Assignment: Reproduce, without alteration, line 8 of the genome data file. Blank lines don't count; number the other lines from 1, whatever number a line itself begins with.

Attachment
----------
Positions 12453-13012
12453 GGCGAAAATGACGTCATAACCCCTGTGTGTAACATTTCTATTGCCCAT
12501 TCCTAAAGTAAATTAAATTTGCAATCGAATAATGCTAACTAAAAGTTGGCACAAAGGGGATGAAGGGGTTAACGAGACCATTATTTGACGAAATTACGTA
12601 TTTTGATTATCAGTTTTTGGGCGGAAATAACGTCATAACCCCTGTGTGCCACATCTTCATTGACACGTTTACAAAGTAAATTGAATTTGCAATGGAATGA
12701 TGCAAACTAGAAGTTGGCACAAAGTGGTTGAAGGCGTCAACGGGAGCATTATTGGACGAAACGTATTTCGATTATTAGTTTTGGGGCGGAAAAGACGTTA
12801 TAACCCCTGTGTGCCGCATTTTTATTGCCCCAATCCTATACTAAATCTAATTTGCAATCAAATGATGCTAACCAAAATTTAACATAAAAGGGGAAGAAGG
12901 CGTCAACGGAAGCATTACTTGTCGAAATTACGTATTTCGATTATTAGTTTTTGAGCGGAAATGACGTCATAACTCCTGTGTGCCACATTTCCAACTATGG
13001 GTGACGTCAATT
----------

13001 GTGACGTCAATT